A HUD contract with Fairoaks of Denton — a 40-unit senior housing complex under nonprofit Plano Community Home Sponsor Inc. — expired Dec. 31, but a new agreement was processed before the shutdown, said Lee Ann Hubanks, the nonprofit’s president. The new agreement secured funds for that property.

However, two other communities managed by the Plano group have contracts set to expire at the end of February. Hubanks said Friday that HUD had already agreed to renew those contracts, but she’s not clear whether the federal agency will be able to obtain the funds in the next three weeks to make payments in March and afterward.

No tenants will be evicted because of government delays, Hubanks said. If another shutdown begins and no federal payments come, the nonprofit plans to dip into its savings.

“I absolutely will follow through and make sure that everything gets taken care of properly, but I’m not panicked over it,” Hubanks said Friday afternoon.

Castleglen Apartments in Garland, a 39-unit senior community run by Volunteers of America, has a HUD contract that expires next week, according to the National Low Income Housing Coalition. The property manager didn’t return a message seeking comment Thursday.

Tenants in these complexes might have an advantage over participants in other rental assistance programs. HUD-subsidized properties dedicated to seniors and disabled residents are usually “extremely reluctant to displace tenants for government failure” because they’re owned by nonprofits, according to the National Housing Law Project, a San Francisco-based advocacy group.

Voucher holders

For now, the next few months look hazy for Section 8 voucher holders.

"I believe it’s a test, and they’re just playing with everyone," voucher holder Odette Edwards said Friday, a few minutes after Trump reopened the government. "A test to see how people will react. And I’m scared. Because this is a stressful moment.”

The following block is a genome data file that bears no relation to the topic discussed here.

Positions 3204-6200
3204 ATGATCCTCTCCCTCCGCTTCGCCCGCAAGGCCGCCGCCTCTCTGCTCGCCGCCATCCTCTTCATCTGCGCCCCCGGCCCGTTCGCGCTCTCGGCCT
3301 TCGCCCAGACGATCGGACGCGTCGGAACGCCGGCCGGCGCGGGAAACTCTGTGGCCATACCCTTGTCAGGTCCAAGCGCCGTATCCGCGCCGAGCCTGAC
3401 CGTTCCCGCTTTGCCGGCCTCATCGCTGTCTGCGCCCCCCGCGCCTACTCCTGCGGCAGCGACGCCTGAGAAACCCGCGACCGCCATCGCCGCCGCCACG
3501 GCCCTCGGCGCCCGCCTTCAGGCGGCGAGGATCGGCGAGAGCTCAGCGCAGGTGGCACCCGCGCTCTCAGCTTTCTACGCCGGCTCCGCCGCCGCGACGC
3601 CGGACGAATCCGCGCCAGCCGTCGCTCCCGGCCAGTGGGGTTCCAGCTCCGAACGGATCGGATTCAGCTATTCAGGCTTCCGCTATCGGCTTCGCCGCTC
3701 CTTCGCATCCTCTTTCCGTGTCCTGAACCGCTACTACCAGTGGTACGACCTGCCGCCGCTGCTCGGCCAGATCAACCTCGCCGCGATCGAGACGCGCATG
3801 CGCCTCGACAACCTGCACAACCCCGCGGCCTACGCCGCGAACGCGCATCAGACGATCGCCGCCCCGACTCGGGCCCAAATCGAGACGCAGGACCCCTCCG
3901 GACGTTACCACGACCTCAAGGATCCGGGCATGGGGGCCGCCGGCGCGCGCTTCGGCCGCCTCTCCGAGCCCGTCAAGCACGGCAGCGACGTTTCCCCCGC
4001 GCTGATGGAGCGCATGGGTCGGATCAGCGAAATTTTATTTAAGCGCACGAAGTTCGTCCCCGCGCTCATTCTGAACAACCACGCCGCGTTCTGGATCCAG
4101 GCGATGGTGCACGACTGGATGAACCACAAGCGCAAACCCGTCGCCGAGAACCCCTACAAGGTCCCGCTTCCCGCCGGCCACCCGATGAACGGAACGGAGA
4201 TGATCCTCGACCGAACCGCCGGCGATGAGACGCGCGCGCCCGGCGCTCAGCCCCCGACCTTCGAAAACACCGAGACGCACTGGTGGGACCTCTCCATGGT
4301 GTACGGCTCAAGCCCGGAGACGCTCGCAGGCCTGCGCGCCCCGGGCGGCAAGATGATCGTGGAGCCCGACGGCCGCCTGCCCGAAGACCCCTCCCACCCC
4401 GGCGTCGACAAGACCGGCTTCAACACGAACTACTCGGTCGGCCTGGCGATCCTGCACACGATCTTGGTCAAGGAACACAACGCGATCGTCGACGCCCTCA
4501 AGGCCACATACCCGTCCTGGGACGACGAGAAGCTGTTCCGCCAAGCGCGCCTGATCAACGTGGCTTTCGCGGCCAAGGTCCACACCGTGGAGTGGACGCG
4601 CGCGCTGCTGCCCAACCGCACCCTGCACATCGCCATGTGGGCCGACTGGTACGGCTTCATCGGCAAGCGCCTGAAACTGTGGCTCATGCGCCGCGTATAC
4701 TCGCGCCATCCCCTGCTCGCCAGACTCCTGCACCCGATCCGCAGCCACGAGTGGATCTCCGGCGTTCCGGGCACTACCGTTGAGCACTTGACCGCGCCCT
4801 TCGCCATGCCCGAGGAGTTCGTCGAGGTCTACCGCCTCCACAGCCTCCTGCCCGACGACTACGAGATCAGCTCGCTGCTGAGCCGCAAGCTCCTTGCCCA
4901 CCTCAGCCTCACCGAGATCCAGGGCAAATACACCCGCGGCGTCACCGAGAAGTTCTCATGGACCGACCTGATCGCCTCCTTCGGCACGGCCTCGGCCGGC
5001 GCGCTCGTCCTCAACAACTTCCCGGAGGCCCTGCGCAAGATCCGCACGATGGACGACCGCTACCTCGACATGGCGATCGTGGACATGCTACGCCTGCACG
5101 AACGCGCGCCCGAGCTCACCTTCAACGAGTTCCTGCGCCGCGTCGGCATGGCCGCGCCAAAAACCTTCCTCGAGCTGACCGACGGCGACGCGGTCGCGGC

For a decade, Edwards was a resident in the Bryan Song Apartments in Old East Dallas. She was recently forced to move for the complex’s high-end makeover.

Since the shutdown began in late December, Edwards has told fellow voucher-holders to keep paying their share of rent. She repeatedly reminded them that HUD will eventually pay landlords, and landlords know this.

She said she’s glad the shutdown has come to an end. But concerned, too, that relief might not last.

“OK, you got three more weeks,” she said. “Then what? You’re sitting in the White House; your family is well taken care of. But you got people out here needing help.”

Tenants on vouchers, she said, “all feel like we’re caught in the middle, and everyone is trying to figure out their next step.”

In 2013, the median income of a voucher-assisted household was just over $10,000 per year, per HUD statistics. About 2.2 million households nationwide and nearly 150,000 Texas families rely on Section 8 vouchers, according to the Center on Budget and Policy Priorities, a policy research group.